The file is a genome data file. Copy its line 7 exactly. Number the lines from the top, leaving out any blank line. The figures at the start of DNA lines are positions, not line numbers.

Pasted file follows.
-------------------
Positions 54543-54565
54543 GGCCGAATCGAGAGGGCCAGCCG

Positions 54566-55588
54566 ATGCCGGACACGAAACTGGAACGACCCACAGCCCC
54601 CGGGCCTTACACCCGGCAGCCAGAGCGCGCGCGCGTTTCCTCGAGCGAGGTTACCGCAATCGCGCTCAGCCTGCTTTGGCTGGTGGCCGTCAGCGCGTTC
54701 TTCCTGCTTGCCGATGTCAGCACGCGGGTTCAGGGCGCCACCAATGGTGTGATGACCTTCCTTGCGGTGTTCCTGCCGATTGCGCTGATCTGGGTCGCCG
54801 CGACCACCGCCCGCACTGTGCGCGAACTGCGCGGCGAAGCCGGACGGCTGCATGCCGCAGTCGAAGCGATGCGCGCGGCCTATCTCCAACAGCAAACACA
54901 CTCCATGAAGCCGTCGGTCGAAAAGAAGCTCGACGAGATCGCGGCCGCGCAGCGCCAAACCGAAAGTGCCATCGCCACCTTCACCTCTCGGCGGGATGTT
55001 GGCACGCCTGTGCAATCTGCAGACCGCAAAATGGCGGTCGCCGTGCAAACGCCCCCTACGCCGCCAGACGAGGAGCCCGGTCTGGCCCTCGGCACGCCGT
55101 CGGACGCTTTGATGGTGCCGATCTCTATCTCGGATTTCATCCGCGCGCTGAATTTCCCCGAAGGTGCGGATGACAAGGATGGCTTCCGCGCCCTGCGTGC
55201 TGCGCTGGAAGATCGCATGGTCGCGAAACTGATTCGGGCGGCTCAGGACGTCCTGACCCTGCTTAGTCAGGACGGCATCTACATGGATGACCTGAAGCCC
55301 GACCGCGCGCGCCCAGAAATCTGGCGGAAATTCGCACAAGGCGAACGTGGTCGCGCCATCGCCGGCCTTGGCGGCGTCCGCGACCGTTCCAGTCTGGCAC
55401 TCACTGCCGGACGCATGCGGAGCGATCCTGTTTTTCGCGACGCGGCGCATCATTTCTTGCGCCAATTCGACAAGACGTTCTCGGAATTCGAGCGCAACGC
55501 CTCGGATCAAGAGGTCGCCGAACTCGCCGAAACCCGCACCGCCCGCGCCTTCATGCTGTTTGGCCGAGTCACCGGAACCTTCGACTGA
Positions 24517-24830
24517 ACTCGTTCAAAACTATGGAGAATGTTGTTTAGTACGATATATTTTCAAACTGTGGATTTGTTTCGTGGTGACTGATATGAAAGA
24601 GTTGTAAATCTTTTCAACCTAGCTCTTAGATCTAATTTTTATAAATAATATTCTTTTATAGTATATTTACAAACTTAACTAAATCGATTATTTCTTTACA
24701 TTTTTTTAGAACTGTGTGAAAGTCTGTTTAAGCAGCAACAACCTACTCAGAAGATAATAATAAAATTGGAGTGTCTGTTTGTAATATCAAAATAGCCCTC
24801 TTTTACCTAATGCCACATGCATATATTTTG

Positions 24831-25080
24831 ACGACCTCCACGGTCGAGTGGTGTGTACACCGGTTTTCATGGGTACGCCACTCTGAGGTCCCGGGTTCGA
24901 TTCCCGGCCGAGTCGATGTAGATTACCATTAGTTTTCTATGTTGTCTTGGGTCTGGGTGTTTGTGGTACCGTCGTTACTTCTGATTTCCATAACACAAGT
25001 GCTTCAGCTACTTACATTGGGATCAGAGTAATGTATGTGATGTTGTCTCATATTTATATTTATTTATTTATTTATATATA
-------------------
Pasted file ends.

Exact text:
54801 CGACCACCGCCCGCACTGTGCGCGAACTGCGCGGCGAAGCCGGACGGCTGCATGCCGCAGTCGAAGCGATGCGCGCGGCCTATCTCCAACAGCAAACACA